A couple of days ago, HSBC customers were fuming when a technical glitch meant many were unable to use their debit cards or withdraw cash from ATMs. But should HSBC have to pay them compensation?
According to the bank, a ‘hardware problem’ left a ‘small minority’ of HSBC customers unable to carry out any transactions. The blackout lasted around four hours, and a quick trawl through Twitter highlights the chaos it caused.
Elspeth Hardie (@Eahardie) complained, ‘Thank you @hsbc_uk_press for NOT letting me access my OWN money and totally humiliating me in public! Don’t worry I just won’t eat tonight!’
BE Usergroup (@Beusergroup) said, ‘Thanks for that guys. It is great going to collect take away and then be unable to “take it away” due to inability to pay!’
It’s cheap to say ‘I’m sorry’
But is bashing HSBC for a technical error making a mountain out of a molehill?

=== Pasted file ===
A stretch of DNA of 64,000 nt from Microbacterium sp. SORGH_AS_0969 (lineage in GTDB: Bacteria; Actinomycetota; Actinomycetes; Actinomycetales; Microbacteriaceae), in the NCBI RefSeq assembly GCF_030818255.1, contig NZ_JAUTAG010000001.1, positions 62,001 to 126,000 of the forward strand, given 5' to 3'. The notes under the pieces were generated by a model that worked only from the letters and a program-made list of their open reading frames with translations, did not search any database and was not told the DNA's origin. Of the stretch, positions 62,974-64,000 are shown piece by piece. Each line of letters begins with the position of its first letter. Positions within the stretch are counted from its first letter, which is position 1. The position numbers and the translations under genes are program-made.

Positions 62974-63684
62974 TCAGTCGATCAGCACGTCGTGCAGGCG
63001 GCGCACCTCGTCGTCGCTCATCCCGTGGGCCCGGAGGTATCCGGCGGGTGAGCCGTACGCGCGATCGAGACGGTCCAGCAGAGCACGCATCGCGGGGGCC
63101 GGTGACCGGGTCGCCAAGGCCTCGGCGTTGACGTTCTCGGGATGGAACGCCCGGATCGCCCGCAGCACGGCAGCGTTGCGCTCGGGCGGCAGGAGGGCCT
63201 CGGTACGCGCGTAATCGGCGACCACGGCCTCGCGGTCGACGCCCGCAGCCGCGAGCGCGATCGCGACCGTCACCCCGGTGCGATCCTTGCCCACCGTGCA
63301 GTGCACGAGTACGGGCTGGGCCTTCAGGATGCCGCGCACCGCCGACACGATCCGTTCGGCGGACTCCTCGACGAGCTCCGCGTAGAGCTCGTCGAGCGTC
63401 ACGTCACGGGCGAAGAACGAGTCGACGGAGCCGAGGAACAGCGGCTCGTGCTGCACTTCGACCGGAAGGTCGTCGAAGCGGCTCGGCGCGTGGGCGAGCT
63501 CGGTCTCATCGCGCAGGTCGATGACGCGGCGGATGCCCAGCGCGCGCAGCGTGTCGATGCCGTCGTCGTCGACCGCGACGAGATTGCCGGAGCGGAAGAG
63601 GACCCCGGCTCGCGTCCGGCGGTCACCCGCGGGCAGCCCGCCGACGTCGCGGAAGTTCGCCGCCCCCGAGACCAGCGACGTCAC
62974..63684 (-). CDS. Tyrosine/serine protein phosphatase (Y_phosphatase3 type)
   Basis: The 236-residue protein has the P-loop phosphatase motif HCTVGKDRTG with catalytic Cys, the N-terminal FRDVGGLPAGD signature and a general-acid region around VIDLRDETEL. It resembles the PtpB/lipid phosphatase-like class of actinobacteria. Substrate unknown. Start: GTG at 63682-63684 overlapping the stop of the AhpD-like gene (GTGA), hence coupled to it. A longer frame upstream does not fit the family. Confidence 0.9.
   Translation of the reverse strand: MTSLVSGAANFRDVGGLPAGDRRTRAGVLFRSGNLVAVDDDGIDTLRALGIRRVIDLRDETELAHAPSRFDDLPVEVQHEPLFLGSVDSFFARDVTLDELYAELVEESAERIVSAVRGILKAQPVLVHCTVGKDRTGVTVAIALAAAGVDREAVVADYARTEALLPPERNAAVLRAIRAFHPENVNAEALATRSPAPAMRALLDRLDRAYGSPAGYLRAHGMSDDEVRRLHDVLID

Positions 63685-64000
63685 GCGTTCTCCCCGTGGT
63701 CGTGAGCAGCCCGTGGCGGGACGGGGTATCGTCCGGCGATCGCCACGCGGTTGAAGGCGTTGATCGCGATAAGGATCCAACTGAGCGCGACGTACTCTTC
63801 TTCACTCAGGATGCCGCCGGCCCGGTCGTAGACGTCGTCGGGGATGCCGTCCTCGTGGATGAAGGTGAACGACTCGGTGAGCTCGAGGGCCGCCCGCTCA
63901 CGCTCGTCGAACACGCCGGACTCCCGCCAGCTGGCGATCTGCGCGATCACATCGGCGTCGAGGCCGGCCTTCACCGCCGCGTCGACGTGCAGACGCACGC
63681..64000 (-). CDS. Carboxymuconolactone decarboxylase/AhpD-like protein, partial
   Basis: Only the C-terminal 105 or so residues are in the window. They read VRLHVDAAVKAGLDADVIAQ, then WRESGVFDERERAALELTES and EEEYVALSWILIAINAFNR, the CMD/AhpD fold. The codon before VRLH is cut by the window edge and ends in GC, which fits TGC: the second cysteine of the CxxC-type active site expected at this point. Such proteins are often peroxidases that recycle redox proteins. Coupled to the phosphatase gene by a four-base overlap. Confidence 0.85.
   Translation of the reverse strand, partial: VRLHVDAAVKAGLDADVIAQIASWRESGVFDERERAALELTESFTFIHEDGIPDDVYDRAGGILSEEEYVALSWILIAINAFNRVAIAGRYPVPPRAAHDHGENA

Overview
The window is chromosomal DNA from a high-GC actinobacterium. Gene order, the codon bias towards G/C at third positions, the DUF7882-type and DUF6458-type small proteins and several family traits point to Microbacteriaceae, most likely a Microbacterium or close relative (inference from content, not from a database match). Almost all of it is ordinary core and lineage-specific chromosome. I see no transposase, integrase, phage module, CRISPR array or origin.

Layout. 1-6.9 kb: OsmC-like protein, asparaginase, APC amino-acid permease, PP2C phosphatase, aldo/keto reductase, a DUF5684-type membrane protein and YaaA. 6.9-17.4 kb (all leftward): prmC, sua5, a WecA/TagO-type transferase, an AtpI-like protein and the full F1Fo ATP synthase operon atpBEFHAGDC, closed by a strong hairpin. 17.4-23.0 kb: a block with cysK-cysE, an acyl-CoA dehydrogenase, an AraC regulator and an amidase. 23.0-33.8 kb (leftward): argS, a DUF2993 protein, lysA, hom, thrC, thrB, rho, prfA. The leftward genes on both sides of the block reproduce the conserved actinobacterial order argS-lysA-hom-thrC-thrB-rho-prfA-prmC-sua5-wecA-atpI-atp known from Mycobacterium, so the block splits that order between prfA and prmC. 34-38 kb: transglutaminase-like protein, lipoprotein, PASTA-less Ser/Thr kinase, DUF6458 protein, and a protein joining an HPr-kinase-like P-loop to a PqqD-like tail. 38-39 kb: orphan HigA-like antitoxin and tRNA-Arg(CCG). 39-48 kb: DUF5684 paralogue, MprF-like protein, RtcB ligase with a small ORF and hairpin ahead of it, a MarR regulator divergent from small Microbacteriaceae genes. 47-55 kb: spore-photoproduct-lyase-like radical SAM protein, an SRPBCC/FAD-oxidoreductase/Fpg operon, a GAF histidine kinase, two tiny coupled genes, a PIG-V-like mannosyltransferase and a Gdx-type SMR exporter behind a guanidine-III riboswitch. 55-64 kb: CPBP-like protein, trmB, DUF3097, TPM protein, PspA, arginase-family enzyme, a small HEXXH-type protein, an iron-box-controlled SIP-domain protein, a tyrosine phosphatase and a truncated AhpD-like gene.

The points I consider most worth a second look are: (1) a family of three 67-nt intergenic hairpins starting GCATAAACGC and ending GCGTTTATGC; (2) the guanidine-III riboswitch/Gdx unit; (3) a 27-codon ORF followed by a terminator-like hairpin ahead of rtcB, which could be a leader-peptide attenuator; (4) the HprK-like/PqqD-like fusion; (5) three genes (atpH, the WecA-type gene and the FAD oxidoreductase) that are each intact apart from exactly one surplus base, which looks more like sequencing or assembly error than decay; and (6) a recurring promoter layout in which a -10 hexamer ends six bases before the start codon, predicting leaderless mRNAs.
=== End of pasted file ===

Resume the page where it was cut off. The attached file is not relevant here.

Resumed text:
To their credit, our banks’ complex IT infrastructure usually works seamlessly, allowing us to carry out our banking needs without a hitch.
HSBC also took quickly to social networks to say that it was ‘very sorry’ for the inconvenience. But this act of attrition was missing one thing: a commitment to compensate anyone who found themselves out of pocket as a result of the bank’s failure.
For example, if you had to find an alternative means of paying for something on Sunday, you could well have spent more money than you were planning to. If you had to turn to a credit card, you may have incurred some interest charges. Or if you resorted to taking cash out with a credit card, you’d have to pay interest and an additional withdrawal fee.
And what about costs that don’t come with a receipt for evidence? For example, if someone drove out to a restaurant to pay for your meal because your card didn’t work?
Quick to take, slow to give
Banks are pretty quick to charge us when we make an error. I dealt with one Which? member last month who had to pay his bank £30 simply to write to another customer he’d mistakenly sent money to. Not to mention the extortionate fees you have to pay if you exceed your overdraft limit, even by a small amount. So shouldn’t it go both ways?
Were you affected by the blackout on Sunday? Are you out of pocket as a result? And should HSBC be encouraged to compensate its customers who were negatively affected?